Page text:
“Congress is filled with lots of great actors. It is devoid of action,” said moderate Rep. Dean Phillips (D-Minn.), a member of the Problems Solvers Caucus who has been involved in the bipartisan discussions. “There’s a massive disconnect between those who have been elected to leadership in our respective chambers and caucuses and between the rank-and-file members.”
The odds of passing a new tranche of relief are still daunting. Yet the outcome of the long-shot effort could offer a key glimpse into what Washington will look like with Joe Biden in the White House.
With razor-thin majorities in both the House and Senate and party divisions sharper than ever, moderates will be key to whether Biden accomplishes anything meaningful during his tenure. And their moves this week suggest they’re finally ready to push their leadership to the table.
“This model of how we’re working together, to me, is exactly the model to get things done in the next Congress,” said Rep. Josh Gottheimer (D-N.J.), co-chair of the Problem Solvers Caucus.
McConnell has continued pushing a smaller Republican-preferred “targeted” relief bill, even amid the bipartisan progress. But some in the GOP say his position might not be sustainable.
“We had a real breakthrough,” said Collins, who met with McConnell and other centrist Republicans Thursday. “I was surprised to have the leader dismiss it so quickly. And I’m disappointed in that. I hope he will [come around]. We need to get 60 votes to pass something in the Senate. And I don’t see his proposal garnering 60 votes.”
Others were not so optimistic: “I’m not prepared to say that’s something that I think is a 60/40 chance in the next two weeks is the new MO for Congress the next two years,” said Sen. Brian Schatz (D-Hawaii). But he said the looming Georgia runoffs, which will determine control of the Senate, could be weighing on Republican leaders as they deliberate whether to move forward with the bipartisan framework.
The jolt toward a possible compromise continued Thursday, with Sen. Lindsey Graham (R-S.C.) leaving a meeting with Trump at the White House on Thursday afternoon declaring he’s “never been more hopeful that we’ll get a bill,” though he said the policy differences remain.
“I don’t know whether the Senate will pass our bill exactly as we negotiated it, or whether it will be used cafeteria-style with portions picked by [leaders] in putting together the omnibus bill. But it’s pretty clear to me there’s growing support in our caucus and apparently the Democratic Caucus behind our bill,” Romney added in an interview.
Many of the rank-and-file members who helped revive talks had been growing more furious by the day as a stimulus deal slipped past August, and then again in September and October. Meanwhile, coronavirus cases flooded hospitals in dozens of states and battered the economy. Congress, too, saw its own cluster of cases, offering further urgency for lawmakers to reach a deal swiftly and avoid the Capitol complex.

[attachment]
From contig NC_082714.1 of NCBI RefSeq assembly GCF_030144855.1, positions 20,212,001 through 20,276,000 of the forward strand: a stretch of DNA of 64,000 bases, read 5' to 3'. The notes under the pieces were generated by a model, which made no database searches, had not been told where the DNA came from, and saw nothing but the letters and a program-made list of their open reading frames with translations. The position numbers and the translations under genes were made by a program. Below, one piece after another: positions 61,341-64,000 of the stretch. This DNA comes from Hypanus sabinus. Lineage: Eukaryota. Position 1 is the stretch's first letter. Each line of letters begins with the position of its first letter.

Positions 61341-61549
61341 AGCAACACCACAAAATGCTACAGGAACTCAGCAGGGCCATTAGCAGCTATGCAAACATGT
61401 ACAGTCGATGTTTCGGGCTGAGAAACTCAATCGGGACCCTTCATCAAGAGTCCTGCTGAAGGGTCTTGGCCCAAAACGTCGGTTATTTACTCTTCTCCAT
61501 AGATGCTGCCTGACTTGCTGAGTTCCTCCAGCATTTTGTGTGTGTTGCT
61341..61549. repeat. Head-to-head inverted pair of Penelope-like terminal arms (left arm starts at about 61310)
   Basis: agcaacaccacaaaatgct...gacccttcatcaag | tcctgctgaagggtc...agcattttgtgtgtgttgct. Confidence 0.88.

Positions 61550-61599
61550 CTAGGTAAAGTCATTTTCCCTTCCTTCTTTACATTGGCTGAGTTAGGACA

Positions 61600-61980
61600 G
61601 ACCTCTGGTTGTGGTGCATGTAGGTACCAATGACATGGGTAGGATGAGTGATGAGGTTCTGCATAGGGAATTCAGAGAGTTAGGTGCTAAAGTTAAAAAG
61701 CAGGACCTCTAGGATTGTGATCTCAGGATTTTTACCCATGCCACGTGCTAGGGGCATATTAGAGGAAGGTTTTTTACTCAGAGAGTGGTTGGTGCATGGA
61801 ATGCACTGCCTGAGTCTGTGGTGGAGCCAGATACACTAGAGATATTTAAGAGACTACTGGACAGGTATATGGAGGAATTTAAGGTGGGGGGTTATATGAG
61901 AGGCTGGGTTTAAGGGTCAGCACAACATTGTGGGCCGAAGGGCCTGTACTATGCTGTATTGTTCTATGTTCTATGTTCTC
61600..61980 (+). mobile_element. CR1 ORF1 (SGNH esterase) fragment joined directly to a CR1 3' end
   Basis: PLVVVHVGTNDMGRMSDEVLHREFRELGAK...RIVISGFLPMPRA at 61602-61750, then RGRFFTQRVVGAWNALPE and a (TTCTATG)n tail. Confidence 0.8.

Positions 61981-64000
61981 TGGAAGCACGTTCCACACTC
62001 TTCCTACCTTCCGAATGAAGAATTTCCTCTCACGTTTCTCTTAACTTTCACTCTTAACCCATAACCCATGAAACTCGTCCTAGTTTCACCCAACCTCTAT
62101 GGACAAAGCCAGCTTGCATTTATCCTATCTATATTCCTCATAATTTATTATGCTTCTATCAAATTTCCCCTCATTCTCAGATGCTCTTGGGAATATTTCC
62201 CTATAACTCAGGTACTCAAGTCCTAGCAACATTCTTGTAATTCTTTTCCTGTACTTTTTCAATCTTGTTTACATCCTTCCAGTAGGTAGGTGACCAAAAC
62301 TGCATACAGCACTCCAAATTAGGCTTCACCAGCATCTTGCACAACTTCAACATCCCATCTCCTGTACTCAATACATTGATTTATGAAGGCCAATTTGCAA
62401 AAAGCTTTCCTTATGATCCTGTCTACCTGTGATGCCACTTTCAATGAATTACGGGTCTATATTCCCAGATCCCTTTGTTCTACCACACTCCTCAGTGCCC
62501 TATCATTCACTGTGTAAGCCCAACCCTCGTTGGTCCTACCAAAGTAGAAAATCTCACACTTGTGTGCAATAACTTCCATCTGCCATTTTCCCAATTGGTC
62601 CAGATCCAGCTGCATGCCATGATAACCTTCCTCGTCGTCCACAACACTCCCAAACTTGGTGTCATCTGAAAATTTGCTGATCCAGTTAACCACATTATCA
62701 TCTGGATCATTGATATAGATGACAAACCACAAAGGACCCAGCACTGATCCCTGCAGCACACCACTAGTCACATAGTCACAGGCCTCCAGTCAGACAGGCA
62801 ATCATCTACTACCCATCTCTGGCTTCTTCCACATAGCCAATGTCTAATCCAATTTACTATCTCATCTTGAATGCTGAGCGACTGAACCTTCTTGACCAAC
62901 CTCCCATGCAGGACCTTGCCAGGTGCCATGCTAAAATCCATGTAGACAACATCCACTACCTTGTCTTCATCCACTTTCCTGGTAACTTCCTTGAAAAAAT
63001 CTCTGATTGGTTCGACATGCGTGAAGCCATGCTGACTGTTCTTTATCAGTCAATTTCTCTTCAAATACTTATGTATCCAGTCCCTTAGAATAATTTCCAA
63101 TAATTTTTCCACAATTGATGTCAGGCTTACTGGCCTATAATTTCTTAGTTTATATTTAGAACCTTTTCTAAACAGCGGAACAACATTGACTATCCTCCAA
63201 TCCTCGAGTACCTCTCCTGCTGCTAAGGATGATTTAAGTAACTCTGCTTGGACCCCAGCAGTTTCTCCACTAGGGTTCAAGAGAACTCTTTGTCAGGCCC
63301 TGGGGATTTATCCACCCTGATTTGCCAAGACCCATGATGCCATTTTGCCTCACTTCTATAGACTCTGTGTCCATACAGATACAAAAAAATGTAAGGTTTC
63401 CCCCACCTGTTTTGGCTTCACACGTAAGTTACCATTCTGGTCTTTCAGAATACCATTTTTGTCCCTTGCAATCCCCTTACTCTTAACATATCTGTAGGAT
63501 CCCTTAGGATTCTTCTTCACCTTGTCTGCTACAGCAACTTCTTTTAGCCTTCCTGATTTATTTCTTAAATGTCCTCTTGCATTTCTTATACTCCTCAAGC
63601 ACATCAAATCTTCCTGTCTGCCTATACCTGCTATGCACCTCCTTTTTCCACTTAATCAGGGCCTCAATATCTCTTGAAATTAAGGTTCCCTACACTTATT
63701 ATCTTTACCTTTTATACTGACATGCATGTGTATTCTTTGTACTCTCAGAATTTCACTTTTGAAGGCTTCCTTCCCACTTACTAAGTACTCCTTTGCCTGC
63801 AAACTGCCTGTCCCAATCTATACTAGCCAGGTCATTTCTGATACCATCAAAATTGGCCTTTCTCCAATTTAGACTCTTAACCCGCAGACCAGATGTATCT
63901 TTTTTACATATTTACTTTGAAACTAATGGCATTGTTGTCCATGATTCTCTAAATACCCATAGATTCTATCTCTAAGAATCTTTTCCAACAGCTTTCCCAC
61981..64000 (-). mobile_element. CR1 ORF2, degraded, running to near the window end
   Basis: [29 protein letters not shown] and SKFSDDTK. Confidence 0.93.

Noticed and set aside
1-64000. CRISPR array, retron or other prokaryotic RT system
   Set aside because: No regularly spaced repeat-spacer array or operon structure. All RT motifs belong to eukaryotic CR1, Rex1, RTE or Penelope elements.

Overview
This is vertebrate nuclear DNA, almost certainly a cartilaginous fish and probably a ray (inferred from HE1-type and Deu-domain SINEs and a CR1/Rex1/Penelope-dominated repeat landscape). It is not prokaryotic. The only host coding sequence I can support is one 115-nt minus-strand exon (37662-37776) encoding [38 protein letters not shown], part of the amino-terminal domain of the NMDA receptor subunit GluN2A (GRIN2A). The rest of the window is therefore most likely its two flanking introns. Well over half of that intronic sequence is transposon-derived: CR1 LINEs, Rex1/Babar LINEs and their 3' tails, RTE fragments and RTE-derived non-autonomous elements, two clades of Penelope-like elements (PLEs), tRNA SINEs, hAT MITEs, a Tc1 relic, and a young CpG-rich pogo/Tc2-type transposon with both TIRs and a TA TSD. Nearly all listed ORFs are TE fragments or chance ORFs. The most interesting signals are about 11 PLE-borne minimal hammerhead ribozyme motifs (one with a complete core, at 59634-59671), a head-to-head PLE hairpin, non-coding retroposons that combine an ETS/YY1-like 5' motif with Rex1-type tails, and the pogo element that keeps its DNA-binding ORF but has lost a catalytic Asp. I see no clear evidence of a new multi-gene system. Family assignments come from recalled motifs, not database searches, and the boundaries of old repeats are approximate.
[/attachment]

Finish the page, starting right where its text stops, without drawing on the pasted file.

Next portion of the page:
The outrage became so acute that some members, including Phillips, called their own meetings with their leadership to urge action. Senators like Collins and Joe Manchin (D-W.Va.), one of the lead sponsors of the bipartisan bill, spent much of Thanksgiving break on Zoom calls, working to create a tangible solution. And many on Capitol Hill acknowledged that attempts to reach a compromise at the highest levels had failed.
“I’ve been very, very frustrated with this whole process. And I would like to see this be the new model,” said Rep. Susan Wild (D-Pa.), a centrist freshman. “We’ve just been on a treadmill … the slowest treadmill I’ve ever been on in my life.”
“Carrying on like we’ve done for half a year, while people are struggling, while people are literally dying because of a lack of inaction in many ways, that’s a fault of government,” added Rep. Cindy Axne (D-Iowa).
The first signs of life in coronavirus negotiations since before the election came after lawmakers returned to Washington this week. Shortly after the bipartisan group unveiled their $908 billion proposal, top Democrats surprised even their own members as they signaled a willingness to support a bill when they had long been adamant about approving a $2 trillion deal.
“It is quite clear across the board — not just on this — people have to be willing to come out from their corners in the ring, otherwise we’re going to have this kind of stalemate,” Rep. Gerry Connolly (D-Va.) said, calling on Republicans, too, to compromise.
Members of both parties insist they can’t leave town for the holidays before passing some kind of stimulus measure, though both chambers have repeatedly departed for lengthy recesses without delivering aid. And, as several lawmakers and aides have pointed out, actually settling on the legislative language for any kind of relief package remains a huge hurdle.
Still, some top House Democrats are reluctant to keep members in the Capitol for any more days during the pandemic, arguing that it’s not worth the health risk if their Senate counterparts are still refusing to budge.
“My recommendation will be if we can’t get a deal, we will have to send members home,” House Majority Leader Steny Hoyer (D-Md.) told reporters Thursday, adding that members will come back immediately if and when there is a deal ready for a floor vote.
But not everyone in D.C. is going to find that acceptable.
“I think it’s wrong. And I’d like to think every Democrat and Republican would refuse to go home, leaving people in the lurch and losing all their lifelines at the end of December,” Manchin said.